WASHINGTON – The friendly skies just got a little friendlier – at least for those who fly on some of the low-fare carriers soaring to the top of an airline quality study released Monday.
Researchers weighed on-time arrival,overbooked flights,mishandled baggage and consumer complaints for 2003 to find “three of the top four performing airlines are low-fare carriers.”
“We can,at this point,know that the low-fare phenomena is working well,” said Dean E. Headley,one of the study's authors and a marketing professor and department chair at Wichita State University's business school.
The 14th annual Airline Quality Ranking reviews all 14 airlines required to report information to the U.S. Department of Transportation. Each company serves at least 1 percent of the total U.S. market,said Brent D. Bowen,who is the study's coauthor and director of the Aviation Institute at the University of Nebraska at Omaha.
Bowen said he observed a “new high level in terms of quality at this point in time.”
Jet Blue,Alaska,Southwest and America West top the list. All but Alaska are low-fare airlines.
The others,in their order in the rankings,are US Airways,Northwest,Continental,AirTran,United, ATA,American,Delta,American Eagle and Atlantic Southeast.
Airlines debuting on the list included Jet Blue,AirTran,ATA and Atlantic Southeast.
Moving to No. 6 from its No. 9 spot in 2002,Northwest was the “most improved,” according to the report. US Airways dropped from No. 1 to No. 5,and American fell from No. 6 to No. 11.
Although “overall airline quality improved for the third consecutive year,” the number of mishandled or lost bags rose from 3.8 per 1,000 passengers in 2002 to four per 1,000 passengers in 2003,the report found. American Eagle had a mishandled baggage rate nearly twice the industry rate,the worst of the airlines studied.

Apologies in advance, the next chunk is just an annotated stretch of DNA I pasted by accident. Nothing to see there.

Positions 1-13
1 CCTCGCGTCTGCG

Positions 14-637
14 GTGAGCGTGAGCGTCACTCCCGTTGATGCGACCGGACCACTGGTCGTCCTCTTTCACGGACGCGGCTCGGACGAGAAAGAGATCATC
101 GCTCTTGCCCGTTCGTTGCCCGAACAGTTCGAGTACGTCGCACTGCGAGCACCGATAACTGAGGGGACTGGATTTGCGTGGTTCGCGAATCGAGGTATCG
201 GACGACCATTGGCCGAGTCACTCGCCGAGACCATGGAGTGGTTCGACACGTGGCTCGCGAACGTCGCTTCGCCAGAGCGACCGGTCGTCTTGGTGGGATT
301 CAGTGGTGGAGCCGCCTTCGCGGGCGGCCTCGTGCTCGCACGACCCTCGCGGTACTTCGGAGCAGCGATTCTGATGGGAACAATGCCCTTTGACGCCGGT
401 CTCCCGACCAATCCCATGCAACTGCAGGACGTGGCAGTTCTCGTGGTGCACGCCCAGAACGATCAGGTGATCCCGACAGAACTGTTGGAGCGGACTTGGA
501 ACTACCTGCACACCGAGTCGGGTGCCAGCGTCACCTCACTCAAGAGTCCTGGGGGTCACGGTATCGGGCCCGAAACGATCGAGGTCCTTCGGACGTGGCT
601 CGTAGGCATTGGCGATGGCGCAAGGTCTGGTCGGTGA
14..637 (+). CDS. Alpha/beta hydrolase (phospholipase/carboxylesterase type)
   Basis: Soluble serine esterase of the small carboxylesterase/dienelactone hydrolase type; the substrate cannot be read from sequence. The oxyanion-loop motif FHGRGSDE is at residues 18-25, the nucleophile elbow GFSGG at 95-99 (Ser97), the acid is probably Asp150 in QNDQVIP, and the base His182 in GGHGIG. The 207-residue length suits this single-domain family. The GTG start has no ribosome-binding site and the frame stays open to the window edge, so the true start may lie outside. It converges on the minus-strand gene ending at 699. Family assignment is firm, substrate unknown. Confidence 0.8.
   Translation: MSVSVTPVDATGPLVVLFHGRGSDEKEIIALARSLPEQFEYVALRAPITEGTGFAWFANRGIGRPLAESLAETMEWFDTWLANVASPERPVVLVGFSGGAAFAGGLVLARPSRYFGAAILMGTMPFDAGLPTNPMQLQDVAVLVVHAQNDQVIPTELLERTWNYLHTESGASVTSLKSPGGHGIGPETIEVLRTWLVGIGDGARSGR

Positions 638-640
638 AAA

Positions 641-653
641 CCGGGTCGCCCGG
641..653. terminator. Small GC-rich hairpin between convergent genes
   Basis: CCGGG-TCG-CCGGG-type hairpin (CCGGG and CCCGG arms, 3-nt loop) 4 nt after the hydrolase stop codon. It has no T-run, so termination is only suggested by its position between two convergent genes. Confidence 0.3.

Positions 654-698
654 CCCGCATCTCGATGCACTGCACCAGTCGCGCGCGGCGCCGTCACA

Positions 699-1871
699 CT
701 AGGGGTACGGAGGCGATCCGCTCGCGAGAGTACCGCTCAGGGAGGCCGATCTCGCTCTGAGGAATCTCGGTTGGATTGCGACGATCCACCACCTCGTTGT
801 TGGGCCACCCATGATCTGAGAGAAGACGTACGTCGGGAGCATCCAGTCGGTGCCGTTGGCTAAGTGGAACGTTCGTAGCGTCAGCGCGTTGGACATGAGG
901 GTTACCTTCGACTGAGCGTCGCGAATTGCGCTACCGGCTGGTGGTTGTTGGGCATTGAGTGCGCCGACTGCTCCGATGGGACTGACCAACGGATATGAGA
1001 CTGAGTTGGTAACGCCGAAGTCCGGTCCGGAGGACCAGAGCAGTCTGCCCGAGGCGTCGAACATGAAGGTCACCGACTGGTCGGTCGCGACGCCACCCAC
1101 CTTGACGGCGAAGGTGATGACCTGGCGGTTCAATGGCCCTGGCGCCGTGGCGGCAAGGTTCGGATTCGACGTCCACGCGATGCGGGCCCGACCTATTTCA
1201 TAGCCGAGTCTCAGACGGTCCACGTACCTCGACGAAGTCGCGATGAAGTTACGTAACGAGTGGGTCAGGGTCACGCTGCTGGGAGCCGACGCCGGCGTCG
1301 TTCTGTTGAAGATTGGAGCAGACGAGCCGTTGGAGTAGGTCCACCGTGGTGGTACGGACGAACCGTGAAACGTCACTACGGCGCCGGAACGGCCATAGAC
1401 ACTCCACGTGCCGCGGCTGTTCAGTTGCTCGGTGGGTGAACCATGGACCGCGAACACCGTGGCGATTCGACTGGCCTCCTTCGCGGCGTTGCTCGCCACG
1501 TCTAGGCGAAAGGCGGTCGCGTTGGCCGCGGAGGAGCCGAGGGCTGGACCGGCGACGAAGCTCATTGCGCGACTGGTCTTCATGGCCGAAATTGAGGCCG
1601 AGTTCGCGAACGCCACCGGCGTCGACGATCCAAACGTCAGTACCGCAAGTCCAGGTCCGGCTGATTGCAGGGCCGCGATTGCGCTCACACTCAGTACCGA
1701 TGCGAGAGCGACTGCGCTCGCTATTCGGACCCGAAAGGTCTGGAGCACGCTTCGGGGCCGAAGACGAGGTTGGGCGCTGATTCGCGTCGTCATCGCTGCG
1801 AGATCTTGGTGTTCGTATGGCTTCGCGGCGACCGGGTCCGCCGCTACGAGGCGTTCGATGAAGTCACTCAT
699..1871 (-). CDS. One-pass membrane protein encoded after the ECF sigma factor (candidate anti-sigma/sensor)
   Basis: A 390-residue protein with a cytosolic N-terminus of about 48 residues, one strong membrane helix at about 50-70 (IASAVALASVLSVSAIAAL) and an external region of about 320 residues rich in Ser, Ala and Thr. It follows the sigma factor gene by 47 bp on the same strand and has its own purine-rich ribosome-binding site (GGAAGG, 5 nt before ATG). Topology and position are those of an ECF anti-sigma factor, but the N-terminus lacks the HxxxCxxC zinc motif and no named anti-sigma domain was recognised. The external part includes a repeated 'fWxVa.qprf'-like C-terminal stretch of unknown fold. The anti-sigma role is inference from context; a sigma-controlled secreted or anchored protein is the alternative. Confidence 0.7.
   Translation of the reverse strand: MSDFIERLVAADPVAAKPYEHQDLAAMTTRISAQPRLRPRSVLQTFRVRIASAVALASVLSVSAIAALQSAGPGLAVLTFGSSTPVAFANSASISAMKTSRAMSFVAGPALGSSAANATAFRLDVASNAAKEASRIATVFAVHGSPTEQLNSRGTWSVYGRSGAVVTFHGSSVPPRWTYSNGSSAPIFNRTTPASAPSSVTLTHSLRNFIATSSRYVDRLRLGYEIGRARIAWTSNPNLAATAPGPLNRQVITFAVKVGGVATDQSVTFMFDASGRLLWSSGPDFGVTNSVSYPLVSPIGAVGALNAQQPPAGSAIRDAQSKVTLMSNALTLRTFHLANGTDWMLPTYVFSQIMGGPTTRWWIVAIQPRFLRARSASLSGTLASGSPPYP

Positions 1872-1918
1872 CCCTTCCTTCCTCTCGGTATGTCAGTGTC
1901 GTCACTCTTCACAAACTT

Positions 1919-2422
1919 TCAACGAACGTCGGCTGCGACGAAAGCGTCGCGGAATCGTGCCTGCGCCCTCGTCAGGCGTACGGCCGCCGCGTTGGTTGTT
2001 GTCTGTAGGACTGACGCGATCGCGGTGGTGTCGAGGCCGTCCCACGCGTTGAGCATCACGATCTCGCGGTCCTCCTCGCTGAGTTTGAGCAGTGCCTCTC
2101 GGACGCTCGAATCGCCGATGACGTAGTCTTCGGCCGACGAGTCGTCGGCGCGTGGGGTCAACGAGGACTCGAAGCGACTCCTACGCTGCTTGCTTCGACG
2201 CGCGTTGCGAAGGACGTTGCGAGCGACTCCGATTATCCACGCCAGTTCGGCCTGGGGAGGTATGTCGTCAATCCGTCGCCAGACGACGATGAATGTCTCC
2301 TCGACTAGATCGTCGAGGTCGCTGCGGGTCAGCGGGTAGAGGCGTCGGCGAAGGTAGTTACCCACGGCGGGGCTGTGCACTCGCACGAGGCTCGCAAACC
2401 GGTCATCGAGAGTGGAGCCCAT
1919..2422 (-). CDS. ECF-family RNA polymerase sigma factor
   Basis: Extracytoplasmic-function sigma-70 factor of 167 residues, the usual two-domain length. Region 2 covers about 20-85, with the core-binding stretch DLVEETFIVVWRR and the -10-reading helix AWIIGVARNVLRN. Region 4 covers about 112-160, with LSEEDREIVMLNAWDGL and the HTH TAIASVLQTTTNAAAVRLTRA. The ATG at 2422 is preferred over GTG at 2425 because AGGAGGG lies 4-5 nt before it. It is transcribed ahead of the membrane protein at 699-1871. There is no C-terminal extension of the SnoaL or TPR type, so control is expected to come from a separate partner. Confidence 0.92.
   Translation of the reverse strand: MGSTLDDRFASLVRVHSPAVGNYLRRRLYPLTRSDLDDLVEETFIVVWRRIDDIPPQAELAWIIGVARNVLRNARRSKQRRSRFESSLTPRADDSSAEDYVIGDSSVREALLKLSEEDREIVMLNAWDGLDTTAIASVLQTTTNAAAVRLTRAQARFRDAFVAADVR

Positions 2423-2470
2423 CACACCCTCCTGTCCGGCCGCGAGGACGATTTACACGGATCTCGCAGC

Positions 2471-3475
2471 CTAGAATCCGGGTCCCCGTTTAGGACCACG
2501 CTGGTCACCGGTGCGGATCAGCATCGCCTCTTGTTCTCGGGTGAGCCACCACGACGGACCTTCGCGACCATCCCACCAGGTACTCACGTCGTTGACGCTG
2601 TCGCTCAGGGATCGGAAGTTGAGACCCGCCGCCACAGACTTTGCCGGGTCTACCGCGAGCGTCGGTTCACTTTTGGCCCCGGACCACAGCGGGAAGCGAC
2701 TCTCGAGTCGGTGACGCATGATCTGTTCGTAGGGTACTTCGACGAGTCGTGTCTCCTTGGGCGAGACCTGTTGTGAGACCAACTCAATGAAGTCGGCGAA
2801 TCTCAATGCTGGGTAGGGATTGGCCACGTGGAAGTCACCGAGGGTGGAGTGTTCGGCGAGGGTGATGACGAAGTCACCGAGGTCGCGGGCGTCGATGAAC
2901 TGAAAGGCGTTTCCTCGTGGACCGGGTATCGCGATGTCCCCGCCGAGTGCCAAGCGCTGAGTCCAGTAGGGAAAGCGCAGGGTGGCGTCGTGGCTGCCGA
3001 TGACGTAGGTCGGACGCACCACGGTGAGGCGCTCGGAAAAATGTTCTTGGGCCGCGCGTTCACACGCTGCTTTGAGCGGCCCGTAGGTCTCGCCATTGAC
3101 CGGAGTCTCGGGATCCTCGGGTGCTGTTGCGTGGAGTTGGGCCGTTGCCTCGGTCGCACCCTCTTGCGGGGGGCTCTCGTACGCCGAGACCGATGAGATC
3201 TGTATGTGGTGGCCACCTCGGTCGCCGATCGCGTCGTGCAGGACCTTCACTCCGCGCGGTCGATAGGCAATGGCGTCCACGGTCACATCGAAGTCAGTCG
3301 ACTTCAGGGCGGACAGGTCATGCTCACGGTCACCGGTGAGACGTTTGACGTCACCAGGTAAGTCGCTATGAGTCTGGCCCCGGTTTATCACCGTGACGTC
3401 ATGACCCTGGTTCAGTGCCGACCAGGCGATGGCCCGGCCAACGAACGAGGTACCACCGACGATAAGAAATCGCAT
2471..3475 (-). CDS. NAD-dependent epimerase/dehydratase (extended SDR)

Most lost bags are returned “within 48 hours” and “only a very few” are never returned,the report said.
Still,as consumer confidence rebuilds after the Sept. 11,2001,terrorist attacks,travelers are “more forgiving right now,” Bowen said.
They expect longer lines and extra security,he said,which may explain why there were only half as many airline-related complaints reported to DOT in 2003 than 2002. That had a significant effect on overall ratings,making up for a 19 percent increase in the number of passengers denied seats on overbooked planes and a slight increase in the number of late flights.
But such statistics would unlikely affect the airline of choice for at least one traveler.
Having taken a United flight from Chicago to New York,Lisa Graham of San Francisco, gripped her suitcase's handle as she traveled on Washington's Metrorail system to another meeting on behalf of her employer,the Institute for the Study of Knowledge Management in Education,based in Half Moon Bay,Calif.
“Frankly,I know this sounds awful,but all I care about is how the engines are maintained,” Graham said.
Graham said she had to reschedule her Monday evening return flight to leave from Washington instead of New York because of a last-minute meeting in Washington.
She said she enjoys “good treatment and lots of frequent flier miles” from United,but because she changed her flight the day before it left,she opted for a $166 Jet Blue ticket to Oakland instead of a $500 United ticket to San Francisco.
She said she values the flexibility offered by low-fare carriers such as Jet Blue.
“It's an hour to my house instead of a half-hour,but for the $350 price difference it's worth it.”